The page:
Writing a Male Perspective

When I was fifteen, I decided to challenge myself as a writer. I wrote mostly fantasy, so I wanted to write something set in the “real world.” I wrote all girl protagonists, so I decided to write a boy. My main characters were straight, so I decided to make him gay.

The result? The very bad, very first draft that would become I Knew Him.

There was freedom in writing this story back then. I don’t think I fully understood it, but I think that was the reason I kept coming back to try and fix the story so it could actually be published. 

For many LGBTQ writers, writing a protagonist who isn’t straight is often the lightbulb moment for them. It’s the moment they realize what this character feels is what they feel as well. It certainly was for me writing Julian. While he started out in a way that I felt was totally different to me, over the years he shifted to reflect my experience more and more. I didn’t even realize I was doing it. Julian was gay in earlier drafts, but as I grew older and learned more about bisexuality, I felt it was more fitting for him to also be bisexual based on how he spoke about his ex-girlfriend in previous drafts. I became so wrapped up in learning about bisexual representation in media, and felt true despair when TV shows and movies failed to acknowledge it as a valid identity. It was only after several years of writing this book and caring so much about the bi representation that I began to ask myself why.

But that wasn’t the only place that I found joy and freedom in writing I Knew Him.

As a young writer, I found freedom in expressing Julian’s anger. In earlier drafts, this was more apparent, but as I grew up writing the story, this aspect of his character softened. I felt anger as a teenager towards friends and school situations I couldn’t control, but I had no way of fully expressing it. In school, boys who got upset hit walls or each other and it was seen as somewhat acceptable. But what could a girl do to feel the same release? I had nowhere to put the feelings I had. Even so much as speaking firm to a friend was seen as hostile or aggressive. So I wrote a character with whom it was acceptable to express this anger, and channelled mine into him. 

As I got older, and I learned better to deal with negative emotions, Julian’s character also shifted. He still felt a lot of anger and despair about his current situation, but there was a softer edge in his suffering. Instead of seeking to tear things apart, he sought to put them back together. He sought to find balance in his very imbalanced life by building a safe support system in friends like Sky and Kelsey.

I also wrote Julian to be more caring of the people around him, more “soft” as some might call him. The more I grew up as a young woman in this world, the more I saw the poison of toxic masculinity in everything and everyone. I wanted to write a boy who did not exactly abide by the rules, who had tried to fit into them in traditional ways by playing sports and picking fights, but ultimately felt deep hurt within that structure. I wanted to write a boy who respected the girls around him, who valued them as close friends. A boy who valued gentleness and felt great sadness to experience it, after so long going without it.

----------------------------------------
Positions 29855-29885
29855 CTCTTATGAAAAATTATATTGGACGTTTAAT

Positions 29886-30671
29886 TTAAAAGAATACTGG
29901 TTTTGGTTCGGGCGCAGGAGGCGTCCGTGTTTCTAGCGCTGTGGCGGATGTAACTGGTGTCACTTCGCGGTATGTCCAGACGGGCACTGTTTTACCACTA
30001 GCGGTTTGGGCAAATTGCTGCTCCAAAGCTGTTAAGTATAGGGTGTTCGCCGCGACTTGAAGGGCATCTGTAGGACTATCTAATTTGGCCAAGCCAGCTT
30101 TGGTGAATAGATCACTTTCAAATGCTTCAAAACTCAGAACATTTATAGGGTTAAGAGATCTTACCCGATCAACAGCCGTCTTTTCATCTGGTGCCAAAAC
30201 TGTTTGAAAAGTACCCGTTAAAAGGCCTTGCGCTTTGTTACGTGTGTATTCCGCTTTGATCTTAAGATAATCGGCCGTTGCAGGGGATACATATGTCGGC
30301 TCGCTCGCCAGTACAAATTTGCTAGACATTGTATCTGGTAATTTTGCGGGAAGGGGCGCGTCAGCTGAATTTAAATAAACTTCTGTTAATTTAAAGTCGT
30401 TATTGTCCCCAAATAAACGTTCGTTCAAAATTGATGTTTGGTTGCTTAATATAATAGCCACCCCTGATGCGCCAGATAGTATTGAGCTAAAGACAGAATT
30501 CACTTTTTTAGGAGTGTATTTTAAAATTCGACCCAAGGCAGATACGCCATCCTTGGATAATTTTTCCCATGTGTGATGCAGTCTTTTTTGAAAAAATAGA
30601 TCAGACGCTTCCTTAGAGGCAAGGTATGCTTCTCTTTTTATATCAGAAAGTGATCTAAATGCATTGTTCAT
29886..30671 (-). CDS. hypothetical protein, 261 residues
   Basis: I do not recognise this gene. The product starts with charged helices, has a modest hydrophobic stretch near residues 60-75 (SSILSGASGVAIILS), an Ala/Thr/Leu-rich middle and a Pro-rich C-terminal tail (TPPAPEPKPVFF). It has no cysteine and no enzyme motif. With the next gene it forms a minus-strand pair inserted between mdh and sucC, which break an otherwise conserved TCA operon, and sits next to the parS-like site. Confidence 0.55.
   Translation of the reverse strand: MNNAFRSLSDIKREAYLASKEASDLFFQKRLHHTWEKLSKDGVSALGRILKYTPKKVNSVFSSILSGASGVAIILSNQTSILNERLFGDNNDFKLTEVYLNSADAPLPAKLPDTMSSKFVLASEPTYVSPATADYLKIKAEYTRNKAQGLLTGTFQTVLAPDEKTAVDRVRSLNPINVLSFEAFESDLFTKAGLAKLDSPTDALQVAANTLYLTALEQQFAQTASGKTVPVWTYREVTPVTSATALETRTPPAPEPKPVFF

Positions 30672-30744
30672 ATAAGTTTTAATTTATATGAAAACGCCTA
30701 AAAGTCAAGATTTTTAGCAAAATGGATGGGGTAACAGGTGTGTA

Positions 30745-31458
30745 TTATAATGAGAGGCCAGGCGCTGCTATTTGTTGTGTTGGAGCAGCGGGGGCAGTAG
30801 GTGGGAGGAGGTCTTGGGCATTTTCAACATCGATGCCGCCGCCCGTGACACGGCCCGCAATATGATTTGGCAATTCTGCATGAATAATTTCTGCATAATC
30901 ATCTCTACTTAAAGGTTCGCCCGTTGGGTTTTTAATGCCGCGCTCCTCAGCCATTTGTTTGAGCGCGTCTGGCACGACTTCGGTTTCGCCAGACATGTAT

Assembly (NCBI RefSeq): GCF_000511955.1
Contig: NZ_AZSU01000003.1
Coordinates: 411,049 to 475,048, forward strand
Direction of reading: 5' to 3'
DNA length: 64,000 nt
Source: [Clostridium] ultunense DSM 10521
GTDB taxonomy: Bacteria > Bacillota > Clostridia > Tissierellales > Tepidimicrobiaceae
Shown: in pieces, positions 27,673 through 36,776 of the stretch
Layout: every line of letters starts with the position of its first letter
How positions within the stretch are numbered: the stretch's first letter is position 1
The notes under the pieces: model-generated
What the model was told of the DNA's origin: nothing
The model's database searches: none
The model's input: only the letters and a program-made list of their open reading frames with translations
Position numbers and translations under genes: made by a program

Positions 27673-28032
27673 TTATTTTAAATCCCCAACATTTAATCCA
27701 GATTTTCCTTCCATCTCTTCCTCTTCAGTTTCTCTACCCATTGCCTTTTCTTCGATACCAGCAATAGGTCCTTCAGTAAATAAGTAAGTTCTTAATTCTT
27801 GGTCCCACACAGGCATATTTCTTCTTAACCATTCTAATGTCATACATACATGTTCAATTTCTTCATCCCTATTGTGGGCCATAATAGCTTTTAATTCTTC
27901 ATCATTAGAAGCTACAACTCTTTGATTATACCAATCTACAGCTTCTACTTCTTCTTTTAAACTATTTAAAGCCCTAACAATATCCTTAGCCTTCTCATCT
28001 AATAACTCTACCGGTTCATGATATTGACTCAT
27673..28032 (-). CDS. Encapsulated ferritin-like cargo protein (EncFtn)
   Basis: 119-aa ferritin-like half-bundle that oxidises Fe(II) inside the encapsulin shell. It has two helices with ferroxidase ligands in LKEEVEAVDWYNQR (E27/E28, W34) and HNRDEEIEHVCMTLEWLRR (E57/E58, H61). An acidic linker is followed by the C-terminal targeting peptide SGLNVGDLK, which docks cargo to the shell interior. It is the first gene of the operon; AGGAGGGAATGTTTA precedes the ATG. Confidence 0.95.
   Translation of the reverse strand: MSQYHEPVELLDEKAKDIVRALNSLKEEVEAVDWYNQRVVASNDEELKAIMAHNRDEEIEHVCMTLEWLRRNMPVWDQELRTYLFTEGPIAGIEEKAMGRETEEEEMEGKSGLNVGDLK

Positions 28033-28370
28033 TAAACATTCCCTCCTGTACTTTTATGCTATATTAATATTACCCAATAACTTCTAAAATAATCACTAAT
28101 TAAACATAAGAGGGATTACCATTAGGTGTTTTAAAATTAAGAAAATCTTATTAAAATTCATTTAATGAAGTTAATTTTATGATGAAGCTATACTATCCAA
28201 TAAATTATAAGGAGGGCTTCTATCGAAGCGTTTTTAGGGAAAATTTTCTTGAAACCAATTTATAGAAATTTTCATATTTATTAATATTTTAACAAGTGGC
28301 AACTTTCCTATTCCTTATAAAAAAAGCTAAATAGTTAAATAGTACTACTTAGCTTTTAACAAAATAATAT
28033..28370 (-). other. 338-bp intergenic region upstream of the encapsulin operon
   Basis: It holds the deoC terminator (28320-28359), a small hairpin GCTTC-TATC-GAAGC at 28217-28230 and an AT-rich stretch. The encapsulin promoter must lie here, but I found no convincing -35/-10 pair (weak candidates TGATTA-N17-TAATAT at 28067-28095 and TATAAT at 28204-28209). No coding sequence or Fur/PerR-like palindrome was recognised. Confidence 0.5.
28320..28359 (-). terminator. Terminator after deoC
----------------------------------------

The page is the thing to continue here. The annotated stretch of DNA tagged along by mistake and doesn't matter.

I might not have achieved all those goals a hundred percent, but that was my motivation in writing the version of Julian that now exists in the published novel. Writing Julian, there was so much I wanted to say, and I felt best saying it through him.

After writing I Knew Him, I decided to return to my “roots” so to speak and write another girl protagonist. This would later become Kat of We Go Together. Her story, her pain, hit so close to my heart. Among many things, We Go Together is about how the world is unkind to young girls, and how many queer women fall into toxic relationships with men for fear of being different. While writing Kat’s story was in many ways fulfilling and constructive, it was also incredibly painful. It felt so real, like a situation myself or a friend of mine could go through if fate was unkind.

I’ve since drafted ideas for other stories with young bisexual girls, and they are equally painful. The constant presence of the patriarchy and toxic masculinity weaves its way into all these narratives, whether I like it or not. It is ever-present, it is everywhere, much like in my daily life. It is so difficult to write about.

So, I turned to a new project. Another male narrator. And while he also experienced many painful realities of the patriarchy and toxic masculinity, it wasn’t quite so suffocating. I felt freedom again. And, like all my protagonists, he wasn’t straight either. I don’t think I can ever write about straight people again.

In some ways, writing a male protagonist is like imagining a world with slightly less danger. It’s like going for a walk at 2am without constantly checking behind you. It’s moving through certain spaces without the same concerns. Obviously, queer men also face dangerous situations. It’s not like they’re free from fear themselves. But it’s different worries, different fears. And it doesn’t hit so close to my heart to write about them. There’s a certain distance between me and their realities that makes it easier to explore in my writing.